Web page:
The four US Open semi-finalists twelve months ago, Roger Federer, Andy Murray, Rafael Nadal and Novak Djokovic, have split the biggest prizes in men’s tennis since then and return to New York as the top contenders.
The likes of Juan Martin Del Potro, Andy Roddick and Jo Wilfried Tsonga may also have a major influence on proceedings but heading into the last grand slam of the season here is how the ‘Big Four’ are shaping up.
US OPEN FORM: (out of 5)
Federer 5, Djokovic 4, Murray 3, Nadal 2
Having won the last five Opens in a row, Federer will undoubtedly start as the favourite, as he looks to extend his Grand Slam record tally to 16. Making his tenth visit to Flushing Meadows, he will start his defence of the title on a 35-match winning streak, having won 46 of his 50 matches there in total (92%) with his last loss against the now absent David Nalbandian in 2003.
Murray was runner-up to Federer last year following his epic two-day semi-final victory against the then world No.1 Nadal. The new world No.2 will be making his fifth appearance following a 12/4 win/loss record (75%).
It will be Nadal’s seventh bid to win the one major that still eludes him with last year’s semi-final showing his best to date taking his win/loss record to 16/6 (73%). Djokovic, like Murray, will also be making his 5th appearance and with a 15/4 (79%) win/loss record, also knows what it’s like to finish runner-up to Federer, having done so in 2007.
Federer 5, Murray 4, Djokovic 3, Nadal 2
Since the start of the season Federer is 47/7 (87%) and has claimed four titles, including two more slams and two more Masters 1000’s. 7/1 (88%) since Wimbledon, he has also won 26 of his last 27 matches and beaten all three of his rivals in that time including Murray and Djokovic last week in Cincinnati.
Murray, 53/8 (87%) since 2009 began, has picked up five titles including two Masters 1000’s. Britain’s best is 8/1 since Wimbledon (89%). Nadal, 49/7 (88%) has also won five titles so far this year, including one slam and three Masters, but he has not triumphed since Rome in May and having returned from the knee tendonitis that sidelined him after his shock loss at the French Open, the Spaniard is 5/2 (71%).
Djokovic, who beat Nadal in Cincy, has won the same number of matches this year as Murray but lost twice as many – 53/16 (77%), The former Australian Open champion has won two tournaments but failed to win any more Masters 1000’s, let alone a second major and is 6/2 (75%) since Wimbledon.
FITNESS AND CONDITIONING:
Federer 5, Murray 4, Djokovic 3, Nadal 2
If Federer has been suffering a few sleepless nights since the arrival of his twin daughters he has not shown it physically in the sticky conditions of North America. Mentally he had a blip in the final set of his loss to Tsonga in Montreal, , but after the way he regained the Cincinnati title last week he looks in great shape for his latest defence in New York.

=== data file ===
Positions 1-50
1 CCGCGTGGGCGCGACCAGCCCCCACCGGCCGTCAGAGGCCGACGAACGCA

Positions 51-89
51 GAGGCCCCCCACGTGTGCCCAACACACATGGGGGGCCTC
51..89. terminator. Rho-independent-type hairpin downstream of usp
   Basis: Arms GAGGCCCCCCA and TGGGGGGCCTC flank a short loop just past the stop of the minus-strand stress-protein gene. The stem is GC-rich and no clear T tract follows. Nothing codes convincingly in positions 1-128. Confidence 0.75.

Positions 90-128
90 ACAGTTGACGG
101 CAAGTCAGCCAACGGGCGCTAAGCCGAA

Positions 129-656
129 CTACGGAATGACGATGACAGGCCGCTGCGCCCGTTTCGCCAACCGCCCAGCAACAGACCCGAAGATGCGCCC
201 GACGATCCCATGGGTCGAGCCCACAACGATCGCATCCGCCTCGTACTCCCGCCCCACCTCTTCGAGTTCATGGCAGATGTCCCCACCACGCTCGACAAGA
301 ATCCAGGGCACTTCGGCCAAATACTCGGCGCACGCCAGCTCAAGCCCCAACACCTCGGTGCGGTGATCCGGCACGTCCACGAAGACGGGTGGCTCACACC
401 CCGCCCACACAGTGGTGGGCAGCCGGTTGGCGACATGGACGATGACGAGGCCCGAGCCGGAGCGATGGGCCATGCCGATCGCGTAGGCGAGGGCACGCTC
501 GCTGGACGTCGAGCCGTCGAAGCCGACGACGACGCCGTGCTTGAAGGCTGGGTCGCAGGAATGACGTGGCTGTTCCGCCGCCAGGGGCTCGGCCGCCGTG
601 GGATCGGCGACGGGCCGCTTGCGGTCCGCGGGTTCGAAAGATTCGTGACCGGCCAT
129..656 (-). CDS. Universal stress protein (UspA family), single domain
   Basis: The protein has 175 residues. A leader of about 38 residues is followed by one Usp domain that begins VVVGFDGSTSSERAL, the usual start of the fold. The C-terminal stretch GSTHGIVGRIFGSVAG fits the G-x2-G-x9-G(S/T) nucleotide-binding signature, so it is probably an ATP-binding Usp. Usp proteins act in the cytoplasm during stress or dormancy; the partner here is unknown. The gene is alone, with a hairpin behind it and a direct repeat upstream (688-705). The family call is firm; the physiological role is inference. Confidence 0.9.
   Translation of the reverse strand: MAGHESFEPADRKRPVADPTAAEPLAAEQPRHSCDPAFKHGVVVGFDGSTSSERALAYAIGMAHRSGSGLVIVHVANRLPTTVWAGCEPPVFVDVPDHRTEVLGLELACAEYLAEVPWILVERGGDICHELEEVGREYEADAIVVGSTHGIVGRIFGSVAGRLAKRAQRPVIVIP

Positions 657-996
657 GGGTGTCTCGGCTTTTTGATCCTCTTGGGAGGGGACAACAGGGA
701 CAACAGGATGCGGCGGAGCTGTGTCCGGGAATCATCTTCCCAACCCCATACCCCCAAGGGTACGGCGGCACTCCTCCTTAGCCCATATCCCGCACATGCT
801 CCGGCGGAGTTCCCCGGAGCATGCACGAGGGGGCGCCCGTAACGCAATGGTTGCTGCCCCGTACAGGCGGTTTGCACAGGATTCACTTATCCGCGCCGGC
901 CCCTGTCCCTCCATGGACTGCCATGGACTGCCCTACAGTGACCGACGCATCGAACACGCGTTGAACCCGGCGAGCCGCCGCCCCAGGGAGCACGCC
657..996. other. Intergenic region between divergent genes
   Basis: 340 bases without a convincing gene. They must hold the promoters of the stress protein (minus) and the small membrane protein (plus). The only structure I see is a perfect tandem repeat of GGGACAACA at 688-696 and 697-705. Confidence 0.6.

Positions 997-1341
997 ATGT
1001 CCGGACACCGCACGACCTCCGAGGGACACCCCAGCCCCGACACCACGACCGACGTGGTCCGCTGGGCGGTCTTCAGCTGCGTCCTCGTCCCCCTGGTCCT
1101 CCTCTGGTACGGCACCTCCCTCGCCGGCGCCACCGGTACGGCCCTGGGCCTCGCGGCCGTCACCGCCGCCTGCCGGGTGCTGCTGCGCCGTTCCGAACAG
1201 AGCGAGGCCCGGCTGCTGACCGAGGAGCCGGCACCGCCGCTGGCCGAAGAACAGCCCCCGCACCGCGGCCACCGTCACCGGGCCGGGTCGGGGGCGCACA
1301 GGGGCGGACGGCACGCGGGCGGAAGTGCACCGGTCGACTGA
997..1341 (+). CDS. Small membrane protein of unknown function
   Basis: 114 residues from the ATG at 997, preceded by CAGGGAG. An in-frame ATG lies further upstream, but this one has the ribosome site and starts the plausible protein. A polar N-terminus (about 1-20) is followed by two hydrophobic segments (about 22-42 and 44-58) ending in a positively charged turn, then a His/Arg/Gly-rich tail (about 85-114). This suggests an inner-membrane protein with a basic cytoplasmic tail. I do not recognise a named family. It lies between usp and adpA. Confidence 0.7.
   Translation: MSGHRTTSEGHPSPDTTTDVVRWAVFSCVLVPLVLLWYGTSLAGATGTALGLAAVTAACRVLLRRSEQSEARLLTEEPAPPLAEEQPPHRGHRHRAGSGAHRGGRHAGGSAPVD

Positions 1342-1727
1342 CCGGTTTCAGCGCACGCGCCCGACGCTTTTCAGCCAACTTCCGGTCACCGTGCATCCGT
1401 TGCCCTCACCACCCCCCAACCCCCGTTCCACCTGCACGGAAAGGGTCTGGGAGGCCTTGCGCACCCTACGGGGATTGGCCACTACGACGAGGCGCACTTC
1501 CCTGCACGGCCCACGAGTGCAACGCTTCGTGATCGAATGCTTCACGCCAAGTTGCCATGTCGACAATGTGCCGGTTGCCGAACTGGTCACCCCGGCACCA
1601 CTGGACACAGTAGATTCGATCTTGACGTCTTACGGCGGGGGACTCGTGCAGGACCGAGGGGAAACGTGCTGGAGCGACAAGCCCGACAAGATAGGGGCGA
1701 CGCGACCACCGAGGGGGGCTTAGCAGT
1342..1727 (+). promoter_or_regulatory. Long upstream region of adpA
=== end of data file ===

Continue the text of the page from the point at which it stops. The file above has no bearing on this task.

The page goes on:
Murray’s undoubtedly put in the hours and miles off court in Miami over the past year to give him the physical foundation he needs to go the distance. Nadal should be fresh after his lengthy lay-off, but the Spaniard’s knees remain a concern while Djokovic, who pulled up at the start of the year in the searing heat in Melbourne could conceivably still suffer over five-sets if conditions get brutal in New York, as they often can.
‘IN THE ZONE’:
Federer 5, Murray 4, Nadal 2, Djokovic 2
Some said that breaking Pete Sampras’s record and having kids would take the edge off Federer’s game. But, far from it, his relaxed, clinical tennis to win the Cincinnati title would suggest Roger is razor sharp again and raring to go for a 16th grand slam title.
Having reached a first French Open quarter-final and a first Wimbledon semi-final this year, Murray only has eyes now for his first major title on his favourite surface. He is ready physically but mentally can he jump that final hurdle? Losing to Federer in Cincinnati was a disappointment after all his successes against the Swiss, and if they do meet according to the seedings on September 13th, it will be Murray’s biggest test yet.
Nadal is understandably playing down his chances. But if he gets into the tournament well and stays fit, memories of his great run in Melbourne could put the fiercest of competitors in very good stead for this. As for Djokovic, he would love to turn a decent year into a spectacular one. But his comparative lack of title success in 2009 points to a slight lessening in self-belief that could prove crucial down the stretch.
Reproduced with permission from betting.betfair.com. Ã‚Â© The Sporting Exchange Limited
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